Allowing more housing in neighbourhoods where people must rely on personal vehicles for most of their daily trips is not only bad for the environment but it also puts pressure on an already strained family budget. Most studies show that Canadians spend about 20% of their income on transportation, and that owning a vehicle costs about $15,000 per year. With mortgage rates, rents, food and gas prices all increasing it’s more important than ever to focus new housing where people have options to reduce what they spend on transportation, by taking public transit, walking or cycling. Containing urban sprawl is a win/win situation. Families save money on vehicles and gas and at the same time it reduces emissions and helps the region to meet our climate goals.
The RGS says that we need to focus 95% of new housing within the urban containment area. It goes further and stresses the need to ensure that new housing is in those “active transportation neighbourhoods” so that residents aren’t car dependent. So how are we as a region? The most recent RGS Annual Progress Report says that only 39% of new housing is being built in these “active transportation neighbourhoods”. In other words, 61% of new housing is still being built in areas where residents, by necessity, will need to rely on cars to get around. Municipalities like North Saanich need to get more serious about containing urban sprawl.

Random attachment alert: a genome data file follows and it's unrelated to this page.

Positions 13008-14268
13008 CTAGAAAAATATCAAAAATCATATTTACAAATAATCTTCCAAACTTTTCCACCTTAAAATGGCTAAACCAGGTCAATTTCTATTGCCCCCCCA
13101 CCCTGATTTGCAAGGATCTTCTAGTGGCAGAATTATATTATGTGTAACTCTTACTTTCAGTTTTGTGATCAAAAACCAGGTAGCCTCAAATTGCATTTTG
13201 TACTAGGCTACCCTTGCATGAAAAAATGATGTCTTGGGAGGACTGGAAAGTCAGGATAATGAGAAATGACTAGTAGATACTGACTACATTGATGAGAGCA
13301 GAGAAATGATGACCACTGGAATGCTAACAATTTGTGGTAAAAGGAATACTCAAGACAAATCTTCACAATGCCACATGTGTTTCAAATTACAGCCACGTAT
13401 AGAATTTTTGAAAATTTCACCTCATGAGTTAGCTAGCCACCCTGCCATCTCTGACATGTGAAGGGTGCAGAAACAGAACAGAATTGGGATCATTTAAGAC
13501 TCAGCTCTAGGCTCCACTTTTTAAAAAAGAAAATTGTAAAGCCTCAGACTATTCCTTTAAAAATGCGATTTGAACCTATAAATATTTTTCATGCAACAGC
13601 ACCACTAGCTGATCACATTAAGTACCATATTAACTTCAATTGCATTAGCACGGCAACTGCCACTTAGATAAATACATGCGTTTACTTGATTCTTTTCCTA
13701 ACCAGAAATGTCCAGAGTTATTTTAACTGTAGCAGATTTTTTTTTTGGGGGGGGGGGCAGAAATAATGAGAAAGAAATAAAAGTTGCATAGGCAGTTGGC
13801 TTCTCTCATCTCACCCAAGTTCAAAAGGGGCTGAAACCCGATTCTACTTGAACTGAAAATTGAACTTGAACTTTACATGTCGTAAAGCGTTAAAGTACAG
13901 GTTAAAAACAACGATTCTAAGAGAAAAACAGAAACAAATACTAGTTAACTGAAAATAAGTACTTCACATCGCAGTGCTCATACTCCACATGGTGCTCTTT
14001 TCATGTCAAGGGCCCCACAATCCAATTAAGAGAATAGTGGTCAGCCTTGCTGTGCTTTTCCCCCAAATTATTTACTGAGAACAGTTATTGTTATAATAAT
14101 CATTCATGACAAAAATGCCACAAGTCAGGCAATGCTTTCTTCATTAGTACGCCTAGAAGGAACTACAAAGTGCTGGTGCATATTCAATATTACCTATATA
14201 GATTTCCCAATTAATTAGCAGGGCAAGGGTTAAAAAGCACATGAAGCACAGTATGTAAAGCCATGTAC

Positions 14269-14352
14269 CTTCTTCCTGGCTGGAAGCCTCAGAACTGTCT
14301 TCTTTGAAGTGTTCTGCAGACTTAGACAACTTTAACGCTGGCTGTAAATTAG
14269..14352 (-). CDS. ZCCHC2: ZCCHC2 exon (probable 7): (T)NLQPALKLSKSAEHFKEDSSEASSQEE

Under the RGS, North Saanich is not within the urban containment area and is not seen as an appropriate place for significant new housing. This is no surprise, given that we have few bus routes and infrequent service.
Has the CRD told North Saanich that it wants to expand the urban containment area to include portions of our municipality? No it hasn’t, nor should it, because it’s already struggling to contain urban sprawl. Then how is it that the only land use scenarios that have been put out for public review all call for significant amounts of housing outside of the urban containment area? Why aren’t residents asked to consider land use scenarios that are consistent with the RGS and don’t expand the urban containment area?
If residents are expected to give input on lands scenarios they need context. The land use scenarios sent out for public comment don’t provide any explanation as to why there is an urban containment area in the RGS, what it’s intended to achieve and what progress is being made (or in this case, not being made) to contain urban sprawl. By being silent on the context, this suggests that there are no negative impacts to any of the scenarios; that they are all good planning options.
Some years back I was in a meeting where then-Premier Gordon Campbell called the mayors from our major urban areas into the Cabinet Chambers to tell them that they had to get serious about climate change. He asked them, “How many of you ran for office on a platform to create more urban sprawl?” (No one raised their hand.) “And yet that is exactly what you’re doing. You may think that you’re approving reasonable developments but when you stand back and look at the cumulative results, you’re still creating urban sprawl.”